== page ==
Danged If You Do: Managing Personnel in The NFL

Tim SeemanAnalyst IJuly 30, 2009

NASHVILLE, TN - SEPTEMBER 28:  Head coach Brad Childress of the Minnesota Vikings watches his team take on the Tennessee Titans at LP Field on September 28, 2008 in Nashville, Tennessee. The Titans defeated the Vikings 30-17.  (Photo by Doug Benc/Getty Images)

Stop me if you've heard this one before.

It's July, and there's some question as to whether or not quarterback Brett Favre will be returning to play football this season.

Familiar, right?

Of course, Favre's decision this summer was whether or not to join the Minnesota Vikings, not the Green Bay Packers.  The most recent news on the Favre front is that he's still retired.  No condominiums in Minneapolis.  No family booking hotels in Green Bay during Vikings week.

With that news, Brad Childress and the Vikings are getting slammed by the press and the blogs for not being more strict with Favre.

Jim Souhan, a columnist from the Twin Cities' Star Tribune wrote that Childress "should have imposed a strict deadline on Favre" so that he could come out looking like a "clear-eyed decision-maker" who "wasn't willing to sell his soul" for a Hall of Fame quarterback.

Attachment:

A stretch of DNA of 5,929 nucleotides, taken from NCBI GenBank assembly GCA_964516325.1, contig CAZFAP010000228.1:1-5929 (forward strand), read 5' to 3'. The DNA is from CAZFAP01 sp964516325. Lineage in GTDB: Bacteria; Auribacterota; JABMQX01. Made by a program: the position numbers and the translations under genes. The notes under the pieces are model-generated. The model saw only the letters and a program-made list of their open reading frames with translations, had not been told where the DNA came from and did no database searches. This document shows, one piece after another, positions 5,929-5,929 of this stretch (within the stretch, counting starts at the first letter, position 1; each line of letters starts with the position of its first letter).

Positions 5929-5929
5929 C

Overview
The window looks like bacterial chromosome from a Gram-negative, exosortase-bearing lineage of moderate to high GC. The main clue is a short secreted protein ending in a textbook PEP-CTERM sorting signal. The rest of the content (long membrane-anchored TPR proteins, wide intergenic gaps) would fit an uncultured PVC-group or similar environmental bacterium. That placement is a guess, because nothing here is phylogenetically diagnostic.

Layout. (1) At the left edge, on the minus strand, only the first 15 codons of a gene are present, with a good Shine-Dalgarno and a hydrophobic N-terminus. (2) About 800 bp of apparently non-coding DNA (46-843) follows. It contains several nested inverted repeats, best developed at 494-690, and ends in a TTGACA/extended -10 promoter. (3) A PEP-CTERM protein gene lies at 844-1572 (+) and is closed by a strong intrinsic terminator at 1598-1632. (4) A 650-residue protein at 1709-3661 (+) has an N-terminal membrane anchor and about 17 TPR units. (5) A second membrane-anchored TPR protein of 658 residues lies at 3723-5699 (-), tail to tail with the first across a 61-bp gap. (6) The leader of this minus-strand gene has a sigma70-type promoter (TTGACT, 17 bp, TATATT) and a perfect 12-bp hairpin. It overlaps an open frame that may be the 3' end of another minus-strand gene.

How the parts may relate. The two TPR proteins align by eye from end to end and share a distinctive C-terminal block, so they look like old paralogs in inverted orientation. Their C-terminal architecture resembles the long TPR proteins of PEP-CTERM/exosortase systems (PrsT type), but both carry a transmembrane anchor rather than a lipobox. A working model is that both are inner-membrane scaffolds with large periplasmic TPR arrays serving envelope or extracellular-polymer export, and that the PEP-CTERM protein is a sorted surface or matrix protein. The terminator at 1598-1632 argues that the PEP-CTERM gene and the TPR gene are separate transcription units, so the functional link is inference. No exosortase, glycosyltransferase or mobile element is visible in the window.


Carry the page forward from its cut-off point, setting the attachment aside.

But wait a minute.  What happened when management in Green Bay made the kind of decisive move last summer that Souhan said the Vikings should have made this summer?

If you can't remember, I'll refresh your memory.

Green Bay's general manager, Ted Thompson, quickly became one of the most reviled people in not only Wisconsin, but wherever else Packer fans gather.  

Thompson knew his choice: give Favre what he wanted and alienate the heir-apparent at quarterback, or be firm and tell Favre, who had already retired, that he missed the boat.

Thompson went with the latter and the fans hated him for it.

Childress went with the former, and if the Vikings have any quarterback trouble this season (which is likely), the fans will hate him for it.

This all goes to show that none of us are as smart as we think we are when it comes to what our favorite teams should do.  

We as fans have no idea what the general managers of professional sports teams have to weigh when they make their decisions.  And, most importantly, most of us have no clue what it's like to be hated by tens of thousands of people no matter what we decide to do concerning any one player.

So the next time you don't like something your favorite team's general manager did for the team, keep in mind that they're just doing the same thing you do every day at your job; the best they can.

And you thought this was going to be another Brett Favre article, didn't you?